Braised White Beans

Braised White Beans Recipe

One slow night at the restaurant, I was fooling around with the extra white beans I had lying around. I had the rind of a good Parmesan cheese. I figured that if I simmered the beans in good extra-virgin olive oil with the Parm, this might taste like Italy. I let the beans braise overnight on the pilot light of the gas stove. That slow simmer yielded beans with a creamy tenderness and a little crunch on top. I have to tell you, in all honesty, that I’ve never been able to replicate those beans. Shauna, my wife, and I have made the braised white beans a dozen different ways while writing this book, and none of our methods have produced beans exactly like the ones I made that night. It must have been something about the moment, the hope of Shauna loving those beans, and me. This white beans recipe comes close, though.–Daniel Ahern

LC Ponderings on Parmesan Rind Note

Authors Shauna James Ahern and Daniel Ahern explain in their book, Gluten-Free Girl and the Chef, that you don’t have to use the Parmesan rind if you don’t happen to have one on hand. Although the next time you get to the end of your chunk of Parmesan, toss the rind in a resealable plastic bag and stash it in the freezer to save for making this batch of beans.

Braised White Beans Recipe

  • Quick Glance
  • 10 M
  • 12 H
  • Feeds 4


  • 1 cup dried cannellini beans
  • 1 small nub Parmesan cheese rind (about the size of half a thumb)
  • 3 cups olive oil (you want a mild to peppery oil, not a fruity one)
  • 3 cloves garlic, peeled
  • 2 sprigs fresh rosemary
  • 4 to 5 sprigs fresh thyme
  • Salt and freshly ground black pepper


  • Soak the white beans
  • 1. Making the braised white beans recipe takes a bit of planning. Start the day before by soaking the beans overnight in cold water to cover.
  • Cook the white beans
  • 2. Drain the beans and place them in a large saucepan along with the Parmesan rind. Cover the beans with the oil and set over medium-high heat. When the oil starts to bubble, turn the stove to its lowest possible setting. Allow the beans to simmer, with only the occasional bubble rising to the surface, until they are soft and tender, 1 1/2 to 2 hours.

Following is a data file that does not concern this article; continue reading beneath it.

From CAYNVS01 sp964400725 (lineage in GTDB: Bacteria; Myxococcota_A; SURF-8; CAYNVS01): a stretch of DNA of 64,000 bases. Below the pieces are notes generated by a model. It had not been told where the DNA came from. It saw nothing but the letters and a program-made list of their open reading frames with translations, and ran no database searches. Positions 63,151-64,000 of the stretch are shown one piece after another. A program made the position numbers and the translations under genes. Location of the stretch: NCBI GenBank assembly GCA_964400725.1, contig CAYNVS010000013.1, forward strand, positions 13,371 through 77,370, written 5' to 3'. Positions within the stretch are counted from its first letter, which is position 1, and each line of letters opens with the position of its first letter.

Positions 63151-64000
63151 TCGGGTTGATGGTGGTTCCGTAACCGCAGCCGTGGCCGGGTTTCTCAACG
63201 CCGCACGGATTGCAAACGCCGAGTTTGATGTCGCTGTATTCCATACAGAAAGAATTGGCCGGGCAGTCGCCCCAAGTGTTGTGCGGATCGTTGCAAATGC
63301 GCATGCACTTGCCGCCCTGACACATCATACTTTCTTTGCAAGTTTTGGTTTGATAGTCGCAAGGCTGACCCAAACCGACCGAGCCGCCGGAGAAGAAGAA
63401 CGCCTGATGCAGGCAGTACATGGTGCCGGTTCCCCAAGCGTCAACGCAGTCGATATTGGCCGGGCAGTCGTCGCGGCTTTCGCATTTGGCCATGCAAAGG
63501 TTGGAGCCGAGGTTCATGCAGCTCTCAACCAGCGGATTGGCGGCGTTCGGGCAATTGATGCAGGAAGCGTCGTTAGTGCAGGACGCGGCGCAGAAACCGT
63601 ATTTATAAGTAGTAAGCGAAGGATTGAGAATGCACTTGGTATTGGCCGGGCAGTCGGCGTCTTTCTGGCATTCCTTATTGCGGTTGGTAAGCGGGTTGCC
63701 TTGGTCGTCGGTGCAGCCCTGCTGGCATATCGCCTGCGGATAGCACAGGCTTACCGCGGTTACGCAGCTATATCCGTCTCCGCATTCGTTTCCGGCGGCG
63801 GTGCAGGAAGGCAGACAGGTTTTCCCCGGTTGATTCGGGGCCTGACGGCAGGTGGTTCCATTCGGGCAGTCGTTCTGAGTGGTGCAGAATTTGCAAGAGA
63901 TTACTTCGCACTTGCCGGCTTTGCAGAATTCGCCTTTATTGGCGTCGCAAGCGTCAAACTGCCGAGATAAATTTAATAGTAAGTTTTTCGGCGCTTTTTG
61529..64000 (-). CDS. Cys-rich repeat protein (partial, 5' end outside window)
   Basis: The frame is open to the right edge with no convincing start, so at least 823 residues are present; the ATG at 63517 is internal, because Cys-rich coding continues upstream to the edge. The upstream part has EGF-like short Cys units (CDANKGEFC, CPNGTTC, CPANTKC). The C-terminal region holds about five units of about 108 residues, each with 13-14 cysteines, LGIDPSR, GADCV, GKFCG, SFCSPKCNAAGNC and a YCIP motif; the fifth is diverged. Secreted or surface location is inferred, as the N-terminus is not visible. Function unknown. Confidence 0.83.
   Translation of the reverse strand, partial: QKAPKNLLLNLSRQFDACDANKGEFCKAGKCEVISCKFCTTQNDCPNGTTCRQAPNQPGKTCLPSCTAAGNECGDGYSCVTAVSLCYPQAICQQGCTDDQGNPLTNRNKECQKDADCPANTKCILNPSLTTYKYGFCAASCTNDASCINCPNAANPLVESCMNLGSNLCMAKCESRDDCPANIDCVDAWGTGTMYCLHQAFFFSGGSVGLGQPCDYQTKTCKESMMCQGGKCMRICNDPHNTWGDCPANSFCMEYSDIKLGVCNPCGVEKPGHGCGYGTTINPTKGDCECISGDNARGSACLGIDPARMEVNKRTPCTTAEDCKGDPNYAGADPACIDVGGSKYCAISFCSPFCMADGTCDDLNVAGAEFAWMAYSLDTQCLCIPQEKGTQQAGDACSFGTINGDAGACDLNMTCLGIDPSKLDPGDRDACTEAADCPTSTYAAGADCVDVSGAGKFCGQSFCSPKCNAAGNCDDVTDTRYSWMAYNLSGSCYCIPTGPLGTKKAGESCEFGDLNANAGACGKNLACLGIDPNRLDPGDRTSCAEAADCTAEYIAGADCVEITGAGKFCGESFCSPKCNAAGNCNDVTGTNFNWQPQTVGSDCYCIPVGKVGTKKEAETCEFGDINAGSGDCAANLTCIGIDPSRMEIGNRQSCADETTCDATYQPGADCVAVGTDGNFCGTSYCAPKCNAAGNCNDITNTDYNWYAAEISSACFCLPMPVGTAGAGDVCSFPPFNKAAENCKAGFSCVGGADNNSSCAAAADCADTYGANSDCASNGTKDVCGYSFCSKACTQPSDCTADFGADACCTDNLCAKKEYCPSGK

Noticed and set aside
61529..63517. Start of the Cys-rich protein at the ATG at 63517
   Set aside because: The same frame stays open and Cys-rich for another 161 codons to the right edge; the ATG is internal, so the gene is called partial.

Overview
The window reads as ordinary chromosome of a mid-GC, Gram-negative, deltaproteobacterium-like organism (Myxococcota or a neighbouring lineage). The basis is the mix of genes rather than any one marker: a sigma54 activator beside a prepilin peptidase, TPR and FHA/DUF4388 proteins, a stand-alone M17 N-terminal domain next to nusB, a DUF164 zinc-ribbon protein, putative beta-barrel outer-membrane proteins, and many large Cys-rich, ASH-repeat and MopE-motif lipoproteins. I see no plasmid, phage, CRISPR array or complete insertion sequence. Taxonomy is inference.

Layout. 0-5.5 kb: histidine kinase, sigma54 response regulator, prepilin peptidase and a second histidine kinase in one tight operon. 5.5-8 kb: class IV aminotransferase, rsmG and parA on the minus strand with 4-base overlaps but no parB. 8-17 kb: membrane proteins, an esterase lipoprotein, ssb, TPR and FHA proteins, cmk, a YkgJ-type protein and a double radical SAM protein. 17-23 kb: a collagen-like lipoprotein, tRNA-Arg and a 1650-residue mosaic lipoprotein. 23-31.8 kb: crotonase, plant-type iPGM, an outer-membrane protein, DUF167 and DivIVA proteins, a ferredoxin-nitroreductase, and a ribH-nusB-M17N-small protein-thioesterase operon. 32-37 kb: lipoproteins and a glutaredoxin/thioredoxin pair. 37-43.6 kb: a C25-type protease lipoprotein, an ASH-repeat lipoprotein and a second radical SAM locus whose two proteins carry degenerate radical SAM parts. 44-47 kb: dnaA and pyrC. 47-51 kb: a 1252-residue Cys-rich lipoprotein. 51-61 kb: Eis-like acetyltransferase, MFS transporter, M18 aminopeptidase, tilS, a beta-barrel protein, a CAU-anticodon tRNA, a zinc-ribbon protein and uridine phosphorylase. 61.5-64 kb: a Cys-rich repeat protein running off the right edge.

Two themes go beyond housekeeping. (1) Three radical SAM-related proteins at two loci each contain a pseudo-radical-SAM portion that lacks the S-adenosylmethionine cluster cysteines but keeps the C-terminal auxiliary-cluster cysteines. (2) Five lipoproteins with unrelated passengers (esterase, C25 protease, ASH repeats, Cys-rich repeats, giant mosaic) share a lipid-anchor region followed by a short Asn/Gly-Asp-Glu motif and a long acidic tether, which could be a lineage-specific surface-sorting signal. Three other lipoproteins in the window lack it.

• 3. Take the saucepan off the heat and then toss the garlic, rosemary, and thyme into the pan along with salt and pepper and then stir everything together. Grab a spoonful, tip the spoon to let the oil drain off, and taste the beans. Season with more salt and pepper, if desired. Set aside to allow the beans and oil to cool completely and to allow the flavor and aroma of the herbs to mingle with and infuse the beans. This ought to take about an hour.
  • 4. Drain the beans, reserving the oil. Any leftovers can be returned to the oil and refrigerated for up to several days.
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Dan Kraan

Nov 02, 2010

I really enjoyed these braised white beans. It’s the first time I’ve actually noticed the presence of the Parmesan cheese rind in a recipe that calls for it. The beans themselves have a rich, full flavor and firm texture, somewhat firmer than regular cooked beans. I removed the stems of the thyme and rosemary, but left in the garlic cloves, which, at the end, had become luxuriously smooth. They really complemented the beans. I might just throw in a few more in next time!

  1. Laura says:

    Oh yum! Looks delicious! I have to ask: What are cannellini beans?


    • David Leite says:

      Laura, cannellini are large white beans–bigger than navy beans, about the size of kidney beans. I find them in the Spanish section of my supermarket in CT and NYC.

  2. Dannan says:

    Added a splash of apple cider vinegar to give it a little acidity. Was delicious with Irish soda bread.

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